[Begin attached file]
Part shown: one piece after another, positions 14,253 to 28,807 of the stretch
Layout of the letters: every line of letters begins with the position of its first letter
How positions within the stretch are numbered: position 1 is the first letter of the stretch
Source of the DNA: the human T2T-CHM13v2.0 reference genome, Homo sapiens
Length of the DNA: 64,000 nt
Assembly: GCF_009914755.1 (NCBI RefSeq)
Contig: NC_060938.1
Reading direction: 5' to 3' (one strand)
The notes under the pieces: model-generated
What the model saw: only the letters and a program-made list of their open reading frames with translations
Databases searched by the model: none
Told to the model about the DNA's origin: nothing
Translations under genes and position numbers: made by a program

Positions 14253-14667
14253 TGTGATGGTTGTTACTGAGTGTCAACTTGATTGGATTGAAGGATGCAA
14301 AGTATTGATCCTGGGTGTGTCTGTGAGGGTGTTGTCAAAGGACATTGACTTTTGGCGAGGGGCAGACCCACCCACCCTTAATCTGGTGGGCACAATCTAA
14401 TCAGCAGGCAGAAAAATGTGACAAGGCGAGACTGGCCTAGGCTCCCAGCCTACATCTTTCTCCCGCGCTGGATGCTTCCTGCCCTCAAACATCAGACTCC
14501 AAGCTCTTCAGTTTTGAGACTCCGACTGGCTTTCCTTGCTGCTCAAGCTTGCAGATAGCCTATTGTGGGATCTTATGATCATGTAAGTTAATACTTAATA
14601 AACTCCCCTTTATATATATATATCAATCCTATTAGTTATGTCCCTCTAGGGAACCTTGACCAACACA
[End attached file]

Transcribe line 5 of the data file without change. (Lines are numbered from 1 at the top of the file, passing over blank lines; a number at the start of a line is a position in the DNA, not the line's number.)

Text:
Length of the DNA: 64,000 nt